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Jacobson keen to build on Super Rugby start

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Lynn McConnell     06 Feb 2019     Getty Images

The former New Zealand Under-20s captain, who had two stints in the Under-20s, suffered the injury against the Hurricanes in the last roundrobin game in 2018. What made it worse was he came off the bench and was on the field for about two minutes when he suffered an elbow to his head.

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He got his clearance to return to contact this week after six months in which his day-to-day life was impacted quite significantly, especially in the first months.

That was when he missed the chance to work on what he had learned in Super Rugby in the Mitre 10 Cup with Waikato.

"I was really looking forward to playing in the Mitre 10 and trying to bring back to the team what I had learnt. I love playing for Waikato and I was looking forward to another place where I could try and add to my game and develop as a rugby player, but it wasn't to be," he said.

Coming in raw in 2018 Jacobson felt the adjustment was the biggest hurdle. It was a big step up from anything he had played before and it was the physicality that he noticed most.

"There's a whole lot more bigger boys and they know how to use their size better than anything I had played against before but there was the skill set as well, the decision-making was so quick. You get a taste of that at training but then it steps up even more in games," he said.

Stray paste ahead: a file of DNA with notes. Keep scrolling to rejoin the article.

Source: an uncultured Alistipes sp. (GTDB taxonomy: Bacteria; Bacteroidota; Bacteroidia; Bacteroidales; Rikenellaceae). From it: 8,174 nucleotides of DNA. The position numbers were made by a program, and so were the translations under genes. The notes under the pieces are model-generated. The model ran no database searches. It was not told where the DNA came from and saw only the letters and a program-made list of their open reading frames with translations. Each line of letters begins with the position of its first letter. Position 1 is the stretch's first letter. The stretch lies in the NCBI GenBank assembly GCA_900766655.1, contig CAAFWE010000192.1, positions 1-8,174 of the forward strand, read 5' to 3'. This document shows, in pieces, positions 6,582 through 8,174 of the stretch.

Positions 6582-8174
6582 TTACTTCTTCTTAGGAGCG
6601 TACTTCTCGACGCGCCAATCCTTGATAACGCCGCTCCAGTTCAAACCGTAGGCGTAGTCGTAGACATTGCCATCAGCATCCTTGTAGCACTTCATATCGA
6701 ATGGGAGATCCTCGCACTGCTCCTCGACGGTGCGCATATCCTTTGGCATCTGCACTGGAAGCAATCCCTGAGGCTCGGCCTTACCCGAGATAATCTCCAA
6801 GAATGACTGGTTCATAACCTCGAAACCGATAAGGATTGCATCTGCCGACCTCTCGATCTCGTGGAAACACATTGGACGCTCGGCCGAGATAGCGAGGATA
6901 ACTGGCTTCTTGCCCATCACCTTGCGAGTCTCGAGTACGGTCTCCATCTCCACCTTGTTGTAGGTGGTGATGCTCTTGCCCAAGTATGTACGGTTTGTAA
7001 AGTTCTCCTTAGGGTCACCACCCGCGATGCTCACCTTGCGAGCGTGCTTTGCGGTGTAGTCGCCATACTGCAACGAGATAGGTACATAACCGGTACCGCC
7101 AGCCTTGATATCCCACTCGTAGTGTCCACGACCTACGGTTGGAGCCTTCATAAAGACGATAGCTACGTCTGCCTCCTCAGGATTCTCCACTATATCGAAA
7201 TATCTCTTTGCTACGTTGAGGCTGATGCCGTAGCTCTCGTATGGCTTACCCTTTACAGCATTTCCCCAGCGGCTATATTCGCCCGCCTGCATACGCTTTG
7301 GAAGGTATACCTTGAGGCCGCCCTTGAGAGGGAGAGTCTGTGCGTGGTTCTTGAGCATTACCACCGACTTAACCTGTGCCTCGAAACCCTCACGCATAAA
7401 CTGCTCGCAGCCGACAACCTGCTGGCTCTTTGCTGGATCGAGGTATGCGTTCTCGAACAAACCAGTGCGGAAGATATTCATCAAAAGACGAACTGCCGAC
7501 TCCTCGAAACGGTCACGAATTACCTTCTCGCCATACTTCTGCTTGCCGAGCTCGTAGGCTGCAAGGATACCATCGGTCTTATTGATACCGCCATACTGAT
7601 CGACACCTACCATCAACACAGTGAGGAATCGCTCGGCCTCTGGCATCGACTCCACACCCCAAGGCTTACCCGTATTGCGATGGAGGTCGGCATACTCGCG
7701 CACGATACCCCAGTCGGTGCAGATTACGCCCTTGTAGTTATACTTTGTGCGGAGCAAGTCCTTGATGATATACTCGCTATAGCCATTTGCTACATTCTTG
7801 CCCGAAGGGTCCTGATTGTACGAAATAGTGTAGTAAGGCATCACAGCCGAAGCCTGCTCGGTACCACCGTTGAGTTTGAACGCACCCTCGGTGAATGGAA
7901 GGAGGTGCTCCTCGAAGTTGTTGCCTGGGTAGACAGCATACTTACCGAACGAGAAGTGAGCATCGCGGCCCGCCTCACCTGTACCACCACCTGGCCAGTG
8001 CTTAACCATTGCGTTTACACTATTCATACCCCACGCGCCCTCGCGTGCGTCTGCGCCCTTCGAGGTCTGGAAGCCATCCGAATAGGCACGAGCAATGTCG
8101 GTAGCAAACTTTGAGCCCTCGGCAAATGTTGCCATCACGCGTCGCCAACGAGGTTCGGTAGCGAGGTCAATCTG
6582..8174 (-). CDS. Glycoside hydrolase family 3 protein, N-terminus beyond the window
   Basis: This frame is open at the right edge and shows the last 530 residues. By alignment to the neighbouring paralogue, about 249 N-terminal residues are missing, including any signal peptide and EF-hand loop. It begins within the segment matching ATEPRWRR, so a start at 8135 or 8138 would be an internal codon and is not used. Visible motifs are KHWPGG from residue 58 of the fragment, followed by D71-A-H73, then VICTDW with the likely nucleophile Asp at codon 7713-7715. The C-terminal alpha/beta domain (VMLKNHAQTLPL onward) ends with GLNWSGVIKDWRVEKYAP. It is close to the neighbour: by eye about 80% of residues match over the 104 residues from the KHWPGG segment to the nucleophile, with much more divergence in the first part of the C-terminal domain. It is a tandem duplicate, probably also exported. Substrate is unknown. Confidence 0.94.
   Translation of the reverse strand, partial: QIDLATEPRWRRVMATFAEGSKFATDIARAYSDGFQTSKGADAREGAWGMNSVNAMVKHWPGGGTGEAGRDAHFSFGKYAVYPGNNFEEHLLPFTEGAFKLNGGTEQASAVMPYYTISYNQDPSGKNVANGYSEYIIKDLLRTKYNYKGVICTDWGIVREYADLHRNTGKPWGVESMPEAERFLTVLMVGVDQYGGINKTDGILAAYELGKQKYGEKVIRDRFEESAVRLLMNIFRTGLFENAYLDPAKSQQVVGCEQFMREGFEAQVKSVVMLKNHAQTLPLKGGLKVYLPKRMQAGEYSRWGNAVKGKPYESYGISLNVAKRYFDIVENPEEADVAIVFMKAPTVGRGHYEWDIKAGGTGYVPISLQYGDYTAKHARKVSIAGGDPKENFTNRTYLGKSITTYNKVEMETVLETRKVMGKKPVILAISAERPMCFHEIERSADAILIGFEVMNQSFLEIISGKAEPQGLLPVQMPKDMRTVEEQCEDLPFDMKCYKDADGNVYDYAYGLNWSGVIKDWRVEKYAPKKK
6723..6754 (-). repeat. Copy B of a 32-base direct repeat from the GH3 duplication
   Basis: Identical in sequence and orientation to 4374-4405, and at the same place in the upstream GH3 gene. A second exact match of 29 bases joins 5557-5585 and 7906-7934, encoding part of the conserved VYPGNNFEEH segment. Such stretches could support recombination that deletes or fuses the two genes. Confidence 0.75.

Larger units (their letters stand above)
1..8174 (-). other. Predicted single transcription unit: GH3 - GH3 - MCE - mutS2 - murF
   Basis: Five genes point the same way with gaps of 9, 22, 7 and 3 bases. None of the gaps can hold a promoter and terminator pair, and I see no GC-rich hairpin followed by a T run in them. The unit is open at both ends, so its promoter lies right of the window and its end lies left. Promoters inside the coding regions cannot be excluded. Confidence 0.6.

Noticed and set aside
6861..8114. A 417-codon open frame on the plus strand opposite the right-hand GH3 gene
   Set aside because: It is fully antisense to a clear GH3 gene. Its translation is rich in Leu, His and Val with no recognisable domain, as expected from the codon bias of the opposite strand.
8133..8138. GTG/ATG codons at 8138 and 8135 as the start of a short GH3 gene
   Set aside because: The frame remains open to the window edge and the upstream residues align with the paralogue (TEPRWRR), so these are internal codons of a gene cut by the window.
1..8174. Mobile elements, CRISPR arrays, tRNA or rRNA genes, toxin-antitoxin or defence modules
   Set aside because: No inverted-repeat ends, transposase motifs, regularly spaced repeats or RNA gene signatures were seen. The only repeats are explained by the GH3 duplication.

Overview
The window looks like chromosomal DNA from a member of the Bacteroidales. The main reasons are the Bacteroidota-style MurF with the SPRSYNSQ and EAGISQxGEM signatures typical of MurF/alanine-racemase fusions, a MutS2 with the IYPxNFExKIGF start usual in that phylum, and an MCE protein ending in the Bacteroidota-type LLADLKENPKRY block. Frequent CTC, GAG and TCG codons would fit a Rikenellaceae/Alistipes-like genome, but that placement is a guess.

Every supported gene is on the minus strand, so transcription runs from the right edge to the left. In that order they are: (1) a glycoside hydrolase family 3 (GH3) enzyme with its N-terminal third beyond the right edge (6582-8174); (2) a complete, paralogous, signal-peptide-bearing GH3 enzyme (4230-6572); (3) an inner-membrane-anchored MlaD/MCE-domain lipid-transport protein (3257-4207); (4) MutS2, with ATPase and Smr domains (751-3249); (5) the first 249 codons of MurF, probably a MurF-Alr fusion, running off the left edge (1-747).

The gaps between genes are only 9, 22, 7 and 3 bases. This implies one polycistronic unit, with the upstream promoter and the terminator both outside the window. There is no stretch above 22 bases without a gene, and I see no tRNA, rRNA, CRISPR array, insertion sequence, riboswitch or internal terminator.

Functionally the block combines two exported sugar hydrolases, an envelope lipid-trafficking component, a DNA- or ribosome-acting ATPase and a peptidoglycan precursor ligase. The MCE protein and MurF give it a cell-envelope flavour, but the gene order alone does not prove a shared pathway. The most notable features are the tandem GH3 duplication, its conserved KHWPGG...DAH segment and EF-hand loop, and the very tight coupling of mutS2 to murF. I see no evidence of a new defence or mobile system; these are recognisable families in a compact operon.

His weight had slightly increased, by 3kgs, to help him get used to the collisions which was important when at training he had Nepo Laulala or Atu Moli coming in looking to clean him out.

It had taken a game or two to deal with the extra requirements and processes he was required to do but once he started to find his rhythm he felt more comfortable.
While everyone looks to get as much game time as possible in their first season, Jacobson found injuries to others increased his chances to play, including three starts toward the end of the season.

But in that time he felt his appreciation of his game, and role, had increased substantially and he felt the benefit of having Sam Cane and Liam Messam as mentors while he was learning something every day, especially aspects of play that he had never really looked into before.

"It just opens your eyes a lot to the finer things in the game," he said.

"It's been awesome, it helps you play better as well and read situations better and know what to do and when. That's the main thing, learning off other people's experiences and being guided in the right direction."

The whole rugby experience was a dream job, he got to go to work every day and do the sport he had always played for fun and you had the chance to train every day and make yourself better.

"Being at Super level we're pretty lucky. The boys at Mitre 10 have got to go to work and train in the morning and train at night and then fit in work all through the day," he said.

The Chiefs open their campaign on Friday next week when hosting the Highlanders.